Tori Tori's assorted skewers
Sari-sari store-turned-eatery Tambai really changed the game for skewered food, whether it’s Pinoy BBQ or Japanese yakitori or Persian kebabs. The good people of Tambai have managed to keep that humble street vibe while developing a more convenient—yet still no-frills—dining setup. It’s pricier than the isaw around the corner, but the ingredients are definitely quality stuff.
On the Japanese side of things is Tori Tori, which patterns itself after the yakitoriyas in Japan. The wood-lined space is charming, modest, and perennially full. Going for a more fusion approach is Kantori, which fuses together Pinoy and Japanese sensibilities into truly inventive delicacies. Want more food on a stick? Read our Top 10 Great Places to Get Food on A Stick in Manila.
Bark's Cinnanon Churro Ice Cream Sandwich
Churro Ice Cream Sandwiches
Thanks to Churreria La Lola, churros and chocolate dip have became a mall habit in Manila. Churreria opened at the end of 2014 and exploded this year. Churros became such a huge hit that people have taken it up a notch. Yes, churro ice cream sandwiches.
La Lola, together with their sister restaurant, Rambla, came out with their versions in November. Other establishments that have churro ice cream are Bark and Dairy Depot. Read more about Churro Ice Cream Sandwiches in Manila.
Milbox's Tres Leches Waffle Sundae
Yet another victim of flamboyant makeovers is the waffle. This year’s café favorite, Single Origin, shows us how a classic could be done right with a great batter and an ever better griddle, but by many other establishments have used this breakfast favorite as a stagecraft for crazier things.
Milkbox, for example, not only uses flavored grids in lieu of bread for their grilled cheese sandwich, they also make Wonuts (Waffle Donuts). Two thin, almost stroopwafel-type discs sandwich cream and a smorgasbord of toppings. FAT’s Chef Mikel Zaguirre and Ian Carandang of Sebastian's also created a dessert version of Chicken and Waffles—featuring skinny waffles with chicken ice cream, cherry, maple balsamic, and crème anglaise.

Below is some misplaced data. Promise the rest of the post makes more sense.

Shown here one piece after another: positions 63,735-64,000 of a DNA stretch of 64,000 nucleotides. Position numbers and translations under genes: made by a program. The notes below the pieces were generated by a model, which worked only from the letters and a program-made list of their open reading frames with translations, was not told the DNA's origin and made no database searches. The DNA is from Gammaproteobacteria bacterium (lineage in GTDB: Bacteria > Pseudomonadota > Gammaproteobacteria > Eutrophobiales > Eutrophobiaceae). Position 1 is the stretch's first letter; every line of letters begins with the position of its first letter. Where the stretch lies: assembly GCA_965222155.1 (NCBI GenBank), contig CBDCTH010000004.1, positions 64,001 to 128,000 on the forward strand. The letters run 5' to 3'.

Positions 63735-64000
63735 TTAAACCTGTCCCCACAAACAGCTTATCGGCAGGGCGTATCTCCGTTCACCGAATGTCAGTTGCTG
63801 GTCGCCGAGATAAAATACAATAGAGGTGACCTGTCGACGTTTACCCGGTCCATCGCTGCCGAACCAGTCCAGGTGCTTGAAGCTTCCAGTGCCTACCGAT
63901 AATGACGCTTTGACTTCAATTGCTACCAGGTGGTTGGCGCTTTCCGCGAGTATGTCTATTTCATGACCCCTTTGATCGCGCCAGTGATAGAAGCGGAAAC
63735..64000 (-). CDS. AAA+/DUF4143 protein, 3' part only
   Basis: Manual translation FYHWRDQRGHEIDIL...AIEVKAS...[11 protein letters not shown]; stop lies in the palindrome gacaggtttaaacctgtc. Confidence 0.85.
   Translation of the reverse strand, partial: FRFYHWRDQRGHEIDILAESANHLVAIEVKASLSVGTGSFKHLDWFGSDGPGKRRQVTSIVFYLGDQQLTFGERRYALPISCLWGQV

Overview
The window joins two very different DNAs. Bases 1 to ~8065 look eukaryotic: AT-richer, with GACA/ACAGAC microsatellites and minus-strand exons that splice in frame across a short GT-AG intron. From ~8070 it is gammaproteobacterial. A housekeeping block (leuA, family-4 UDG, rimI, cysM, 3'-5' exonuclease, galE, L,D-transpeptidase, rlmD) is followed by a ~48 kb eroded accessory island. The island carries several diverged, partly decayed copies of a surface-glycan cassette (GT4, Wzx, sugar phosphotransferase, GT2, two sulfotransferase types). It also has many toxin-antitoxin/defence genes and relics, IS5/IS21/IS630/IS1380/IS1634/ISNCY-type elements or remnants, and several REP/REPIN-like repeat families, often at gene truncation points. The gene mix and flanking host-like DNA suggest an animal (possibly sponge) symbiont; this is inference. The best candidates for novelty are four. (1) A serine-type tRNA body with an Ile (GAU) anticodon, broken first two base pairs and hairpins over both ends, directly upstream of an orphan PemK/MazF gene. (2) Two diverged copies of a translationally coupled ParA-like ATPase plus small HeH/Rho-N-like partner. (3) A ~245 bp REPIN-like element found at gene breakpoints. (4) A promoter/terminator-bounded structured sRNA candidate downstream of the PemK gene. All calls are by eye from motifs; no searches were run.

Taco Vengo has come up with their very own trend: the Chwaffle, a churro and waffle crossover that’s absolutely TDF, while its neighbor, No Reservations, created the most delectable spring onion waffles.
The Smoking Joint's brisket
This was definitely a year for carnivores. Fat Daddy’s in Marikina and Bonifacio Global City, The Smoking Joint in Parañaque, ‘Cue and Brew also in Parañaque, Woody’s in Makati. We’re not about to forget old-timers like The Smoking Pig and Big Daddy Jay’s. More and more people are realizing that patiently coaxing out flavors in beef is the way to go! Read about Top 10 Smoked Ribs in Manila.
Peri-Peri Charcoal Chicken's Todo
The fact that our McDonald’s offers chicken proves just how much we love this poultry. This year, two cooking traditions reigned supreme: Peri-Peri and Peruvian (sorry, inasal!).
Let’s make a quick comparison. Peri-peri chicken is usually grilled and marinated with at least seven spices, including that delicious African chili. Peruvian chicken, seasoned to a fault with lime, cumin, and more, is typically roasted and served with a variety of bright sauces—refreshing aji verde is a staple.
Peri-Peri Charcoal Chicken has been around for years, but this time it faces new challengers. Gostoso Piri-Piri Chicken and Tornado Peri-Peri Chicken, of course, have developed their own following, but changing the game is Salcedo Market favorite Frangos, which finally opened a brick-and-mortar store. There’s also the more underrated Fuego Amigo inside the HMR Compound in Pioneer.
As for Peruvian, Quezon City haunt Don Andres is still perennially crowded, and it paved the way for new excitements like Chef Him Uy De Baron’s Cocina Peruvia and Dodjie Violago and Carlo Lorenzana’s Nikkei. The latter focuses more on ceviches and other small bites, but they have a mean pollo, as well.
El Hijo de Cabra, owned by the Mexicali group, flaunts a menu similar to El Chupacabra, but with one difference: amazing roasted chicken! Another must-try is Mantaro. Chef Luis Higa’s chicken will have you gnawing to the bone. Read about 10 Piri-Piri and Peruvian Chickens in Manila.